It’s Tax Day eve, which means most small businesses have already filed their taxes for the year. Here’s a look at how small companies manage their federal taxes, courtesy of the National Small Business Administration, which surveyed 350 of its members.
Surprisingly, the biggest beef small companies have with Uncle Sam isn’t the amount of taxes but how complicated it is to do them. When asked to rate the most significant challenge posed by the federal tax code to their business, the majority of NSBA’s members (56 percent) chose some type of administrative burden, while 44 percent cited financial burdens.
More businesses said their taxes were time-consuming this year than last year. This year, 64 percent of small businesses reported they spend more than 40 hours per year dealing with federal taxes, up from 57 percent last year. Forty-five percent report spending more than 80 hours per year — two full weeks — just on managing federal taxes.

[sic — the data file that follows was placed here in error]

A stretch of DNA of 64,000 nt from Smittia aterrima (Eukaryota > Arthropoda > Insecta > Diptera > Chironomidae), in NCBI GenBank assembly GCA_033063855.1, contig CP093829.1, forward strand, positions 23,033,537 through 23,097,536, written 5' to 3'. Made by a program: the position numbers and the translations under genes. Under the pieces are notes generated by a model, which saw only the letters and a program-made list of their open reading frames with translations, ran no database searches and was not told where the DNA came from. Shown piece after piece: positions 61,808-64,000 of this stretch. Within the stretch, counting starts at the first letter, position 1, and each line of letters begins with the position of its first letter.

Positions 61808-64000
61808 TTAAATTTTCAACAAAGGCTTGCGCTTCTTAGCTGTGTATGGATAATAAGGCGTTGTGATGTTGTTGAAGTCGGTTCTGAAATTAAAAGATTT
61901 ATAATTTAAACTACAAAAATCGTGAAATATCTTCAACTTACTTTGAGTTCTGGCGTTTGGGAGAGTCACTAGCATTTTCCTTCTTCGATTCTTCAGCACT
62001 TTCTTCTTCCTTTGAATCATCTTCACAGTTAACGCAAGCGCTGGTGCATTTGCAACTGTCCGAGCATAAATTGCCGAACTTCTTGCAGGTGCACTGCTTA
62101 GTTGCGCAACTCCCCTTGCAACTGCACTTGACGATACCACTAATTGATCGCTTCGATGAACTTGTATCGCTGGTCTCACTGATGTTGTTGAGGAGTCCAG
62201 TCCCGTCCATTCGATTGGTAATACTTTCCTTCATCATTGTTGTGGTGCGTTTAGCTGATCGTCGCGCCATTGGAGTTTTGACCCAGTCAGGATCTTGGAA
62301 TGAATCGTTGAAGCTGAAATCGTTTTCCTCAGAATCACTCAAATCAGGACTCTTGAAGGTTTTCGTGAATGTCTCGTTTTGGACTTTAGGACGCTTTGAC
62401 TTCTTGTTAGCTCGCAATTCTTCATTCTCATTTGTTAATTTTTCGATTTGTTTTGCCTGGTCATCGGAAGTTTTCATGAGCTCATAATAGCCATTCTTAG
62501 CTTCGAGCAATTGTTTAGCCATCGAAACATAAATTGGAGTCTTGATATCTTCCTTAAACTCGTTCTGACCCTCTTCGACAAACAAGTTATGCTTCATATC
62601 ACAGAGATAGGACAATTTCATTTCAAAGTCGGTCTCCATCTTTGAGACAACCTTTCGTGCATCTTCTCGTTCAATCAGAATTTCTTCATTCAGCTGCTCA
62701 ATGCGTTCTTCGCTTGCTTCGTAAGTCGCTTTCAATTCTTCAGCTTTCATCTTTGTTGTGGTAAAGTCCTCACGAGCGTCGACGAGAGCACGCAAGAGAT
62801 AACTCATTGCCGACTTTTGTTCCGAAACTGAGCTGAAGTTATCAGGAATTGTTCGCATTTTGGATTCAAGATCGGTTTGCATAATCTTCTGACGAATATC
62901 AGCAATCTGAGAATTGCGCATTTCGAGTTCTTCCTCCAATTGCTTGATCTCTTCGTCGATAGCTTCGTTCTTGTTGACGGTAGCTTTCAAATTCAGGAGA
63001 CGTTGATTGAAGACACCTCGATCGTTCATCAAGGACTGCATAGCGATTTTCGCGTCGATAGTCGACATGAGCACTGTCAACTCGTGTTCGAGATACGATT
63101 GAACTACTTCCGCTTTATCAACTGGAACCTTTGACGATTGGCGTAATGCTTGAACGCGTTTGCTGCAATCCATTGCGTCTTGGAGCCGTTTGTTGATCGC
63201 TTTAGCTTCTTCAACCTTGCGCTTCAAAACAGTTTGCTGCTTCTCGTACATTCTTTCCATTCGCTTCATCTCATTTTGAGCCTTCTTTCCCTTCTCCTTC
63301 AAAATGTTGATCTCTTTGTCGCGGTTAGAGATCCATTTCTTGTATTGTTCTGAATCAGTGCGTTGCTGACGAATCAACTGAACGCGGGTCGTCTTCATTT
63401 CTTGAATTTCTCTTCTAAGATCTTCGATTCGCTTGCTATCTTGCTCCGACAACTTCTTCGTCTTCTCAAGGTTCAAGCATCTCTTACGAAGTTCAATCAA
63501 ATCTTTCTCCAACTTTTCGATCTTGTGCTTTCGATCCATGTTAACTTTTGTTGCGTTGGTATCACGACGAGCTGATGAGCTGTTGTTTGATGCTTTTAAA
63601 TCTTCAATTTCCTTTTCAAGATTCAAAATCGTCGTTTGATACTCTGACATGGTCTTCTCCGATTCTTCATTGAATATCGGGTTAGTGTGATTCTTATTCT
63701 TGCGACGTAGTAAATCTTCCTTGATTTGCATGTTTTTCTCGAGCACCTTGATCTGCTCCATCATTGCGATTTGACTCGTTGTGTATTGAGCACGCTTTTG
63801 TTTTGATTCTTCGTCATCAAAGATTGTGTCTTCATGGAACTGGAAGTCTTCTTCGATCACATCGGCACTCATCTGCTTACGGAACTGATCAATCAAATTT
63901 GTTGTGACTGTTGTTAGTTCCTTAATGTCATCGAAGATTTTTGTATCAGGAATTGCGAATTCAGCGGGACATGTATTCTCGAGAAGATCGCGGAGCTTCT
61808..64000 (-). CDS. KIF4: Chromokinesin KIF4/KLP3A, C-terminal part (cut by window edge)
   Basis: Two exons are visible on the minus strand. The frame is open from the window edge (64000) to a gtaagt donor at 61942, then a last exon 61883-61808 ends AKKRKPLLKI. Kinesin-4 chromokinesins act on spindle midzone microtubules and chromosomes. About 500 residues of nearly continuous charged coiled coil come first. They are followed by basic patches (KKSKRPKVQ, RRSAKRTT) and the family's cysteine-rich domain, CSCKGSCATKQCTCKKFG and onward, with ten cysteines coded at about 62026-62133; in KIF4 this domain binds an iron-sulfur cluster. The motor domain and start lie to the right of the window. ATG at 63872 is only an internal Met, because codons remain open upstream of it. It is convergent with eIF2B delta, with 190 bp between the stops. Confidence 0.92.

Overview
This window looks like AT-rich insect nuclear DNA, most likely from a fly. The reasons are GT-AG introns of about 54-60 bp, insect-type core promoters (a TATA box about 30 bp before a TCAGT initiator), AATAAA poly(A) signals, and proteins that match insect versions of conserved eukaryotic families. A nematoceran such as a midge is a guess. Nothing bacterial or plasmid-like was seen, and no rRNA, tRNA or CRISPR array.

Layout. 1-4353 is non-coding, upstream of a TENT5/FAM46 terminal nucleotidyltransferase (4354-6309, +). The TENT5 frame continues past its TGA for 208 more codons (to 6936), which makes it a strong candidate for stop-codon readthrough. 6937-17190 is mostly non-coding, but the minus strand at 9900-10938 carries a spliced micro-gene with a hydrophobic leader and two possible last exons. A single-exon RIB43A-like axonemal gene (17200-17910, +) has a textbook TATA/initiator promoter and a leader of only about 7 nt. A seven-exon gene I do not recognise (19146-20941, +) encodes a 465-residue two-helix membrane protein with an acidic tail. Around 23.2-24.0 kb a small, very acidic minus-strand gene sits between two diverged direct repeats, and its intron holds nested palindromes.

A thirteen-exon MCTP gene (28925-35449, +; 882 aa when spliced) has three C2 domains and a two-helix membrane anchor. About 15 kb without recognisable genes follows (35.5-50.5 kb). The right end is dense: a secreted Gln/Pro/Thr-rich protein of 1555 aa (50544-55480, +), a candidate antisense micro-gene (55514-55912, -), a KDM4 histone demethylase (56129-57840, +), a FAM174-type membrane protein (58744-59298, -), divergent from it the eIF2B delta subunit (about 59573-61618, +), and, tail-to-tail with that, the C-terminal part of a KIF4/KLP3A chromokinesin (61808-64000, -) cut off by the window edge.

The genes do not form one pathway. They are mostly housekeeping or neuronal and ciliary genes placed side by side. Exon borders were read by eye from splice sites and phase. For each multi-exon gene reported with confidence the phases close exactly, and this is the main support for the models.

The majority of small businesses — 85 percent — use a tax practitioner, with most spending between $1,000 and $5,000 on the administration of federal taxes. While income taxes were cited as the largest administrative burden, payroll taxes were actually cited as the biggest financial burden.
What’s more, a large segment of respondents — 40 percent — said they were not aware of the new 2012 requirement that all health insurance spending be reported on employees’ W2 forms. The data is strictly informational and won’t be taxed additionally, but it was included as a provision of the health care reform law with the aim of helping employees better understand the true cost of health coverage.
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